Author: John Quincy Adams
Abolitionists persuaded former President John Quincy Adams to represent the Amistad rebels before the Supreme Court. Adams accepted the invitation, stating that “there is in my estimation no higher object upon earth…than to occupy that position.”
The 74-year-old Adams argued that the Africans had “vindicated their own right of liberty” by “executing the justice of Heaven” upon a “pirate murderer, their tyrant and oppressor.” Adams, the son of one of America’s founders, was the only surviving stateman who had been on close terms with Washington, Jefferson, Madison, and Monroe. In the end, the court ruled that the Africans had exercised the right of self-defence since they had been illegally transported as slaves from Africa to Cuba. As it turned out, private donors returned 35 surviving rebels to Sierra Leone almost a year after the court ruling. While this outcome signified an extraordinary victory for black and white abolitionists, and for John Quincy Adams in particular, the Supreme Court made it clear that the Amistad case was highly exceptional and that slaves in general had no right to rebel or escape their bondage.
Cinque, the revolt’s leader, returned to his Mende homeland only to find his village destroyed as a result of a war with a neighboring people. Apparently, his wife and children were sold into slavery during this conflict, and he never saw them again. He later worked as an interpreter for the American Missionary Association.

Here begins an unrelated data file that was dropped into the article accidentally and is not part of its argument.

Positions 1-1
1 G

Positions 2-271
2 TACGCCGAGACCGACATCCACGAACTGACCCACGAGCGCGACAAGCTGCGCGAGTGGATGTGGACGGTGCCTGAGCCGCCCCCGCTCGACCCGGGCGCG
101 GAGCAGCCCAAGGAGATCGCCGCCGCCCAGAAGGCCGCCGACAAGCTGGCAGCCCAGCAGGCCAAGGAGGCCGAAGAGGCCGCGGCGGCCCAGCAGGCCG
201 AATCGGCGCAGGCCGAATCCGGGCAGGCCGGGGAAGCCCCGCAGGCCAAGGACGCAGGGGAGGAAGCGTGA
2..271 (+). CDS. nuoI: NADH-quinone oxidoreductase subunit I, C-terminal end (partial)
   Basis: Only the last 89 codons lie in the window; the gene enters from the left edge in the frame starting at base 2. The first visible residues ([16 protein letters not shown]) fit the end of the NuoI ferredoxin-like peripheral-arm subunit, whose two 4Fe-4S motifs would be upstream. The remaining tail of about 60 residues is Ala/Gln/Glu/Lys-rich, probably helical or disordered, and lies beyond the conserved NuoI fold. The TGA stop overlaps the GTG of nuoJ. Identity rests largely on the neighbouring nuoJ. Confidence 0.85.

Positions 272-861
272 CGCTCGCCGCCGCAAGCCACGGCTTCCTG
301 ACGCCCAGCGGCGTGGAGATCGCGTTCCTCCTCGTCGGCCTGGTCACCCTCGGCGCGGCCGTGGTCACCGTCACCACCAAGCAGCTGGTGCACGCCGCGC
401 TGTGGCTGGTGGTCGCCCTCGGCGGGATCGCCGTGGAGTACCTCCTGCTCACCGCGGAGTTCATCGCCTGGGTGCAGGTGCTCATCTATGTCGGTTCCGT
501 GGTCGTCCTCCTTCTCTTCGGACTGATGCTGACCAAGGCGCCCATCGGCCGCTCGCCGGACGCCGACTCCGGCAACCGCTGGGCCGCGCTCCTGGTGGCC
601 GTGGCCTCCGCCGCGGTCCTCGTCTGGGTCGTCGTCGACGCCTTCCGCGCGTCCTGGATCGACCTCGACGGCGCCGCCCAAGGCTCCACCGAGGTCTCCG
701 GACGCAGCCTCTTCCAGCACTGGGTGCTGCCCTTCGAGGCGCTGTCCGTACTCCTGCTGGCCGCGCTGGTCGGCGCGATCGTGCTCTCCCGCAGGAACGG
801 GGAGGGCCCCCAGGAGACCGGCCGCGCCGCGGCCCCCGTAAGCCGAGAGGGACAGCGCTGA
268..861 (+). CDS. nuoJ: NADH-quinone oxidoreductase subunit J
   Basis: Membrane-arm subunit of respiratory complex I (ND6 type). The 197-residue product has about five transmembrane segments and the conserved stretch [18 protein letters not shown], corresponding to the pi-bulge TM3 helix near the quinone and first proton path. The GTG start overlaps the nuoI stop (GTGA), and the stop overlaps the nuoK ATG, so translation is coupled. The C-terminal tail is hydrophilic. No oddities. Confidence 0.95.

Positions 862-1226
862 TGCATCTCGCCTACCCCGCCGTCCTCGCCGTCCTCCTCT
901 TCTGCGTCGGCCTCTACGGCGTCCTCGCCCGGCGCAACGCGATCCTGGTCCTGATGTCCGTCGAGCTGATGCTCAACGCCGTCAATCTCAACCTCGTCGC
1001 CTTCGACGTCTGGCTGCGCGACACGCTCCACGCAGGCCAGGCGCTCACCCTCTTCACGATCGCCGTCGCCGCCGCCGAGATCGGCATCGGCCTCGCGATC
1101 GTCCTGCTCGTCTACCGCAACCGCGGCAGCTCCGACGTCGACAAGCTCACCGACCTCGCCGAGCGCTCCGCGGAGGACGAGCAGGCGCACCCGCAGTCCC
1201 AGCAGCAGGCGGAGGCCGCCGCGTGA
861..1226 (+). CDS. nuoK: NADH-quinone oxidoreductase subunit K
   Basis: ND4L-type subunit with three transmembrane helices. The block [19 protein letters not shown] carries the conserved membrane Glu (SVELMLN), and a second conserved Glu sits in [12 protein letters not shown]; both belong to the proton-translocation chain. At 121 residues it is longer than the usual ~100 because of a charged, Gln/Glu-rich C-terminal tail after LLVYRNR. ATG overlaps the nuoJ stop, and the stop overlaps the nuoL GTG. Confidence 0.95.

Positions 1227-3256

…I appear here on the behalf of thirty-six individuals, the life and liberty of every one of whom depend on the decision of this Court…. Three or four of them are female children, incapable, in the judgment of our laws, of the crime of murder or piracy, or, perhaps, of any other crime. Yet, from the day when the vessel was taken possession of by one of our naval officers, they have all been held as close prisoners, now for the period of eighteen long months….
The Constitution of the United States recognizes the slaves, held within some of the States of the Union, only in their capacity of persons–persons held to labor or service in a State under the laws thereof–persons constituting elements of representation in the popular branch of the National Legislature–persons, the migration or importation of whom should not be prohibited by Congress prior to the year 1808. The Constitution no where recognizes them as property. The words slave and slavery are studiously excluded from the Constitution. Circumlocutions are the fig-leaves under which the parts of the body politic are decently concealed. Slaves, therefore, in the Constitution of the United States are persons, enjoying rights and held to the performance of duties….
The persons aforesaid, described as slaves, are Negroes and persons of color, who have been transported from Africa in violation of the laws of the United States…. The Court should enable the United States to send the Negroes home to Africa…in pursuance of the law of Congress passed March 3, 1829, entitled “An act in addition to the acts prohibiting the slave-trade”….
The President…signed [an] order for the delivery of MEN to the control of an officer of the navy to be carried beyond sea…. The District Judge, contrary to all [the] anticipations of the Executive, decided that the thirty-six Negroes…brought before the Court…were FREEMEN; that they had been kidnapped in Africa; that they did not own…Spanish names;…that they were not correctly described in the passport, but were new Negroes…fully entitled to their liberty.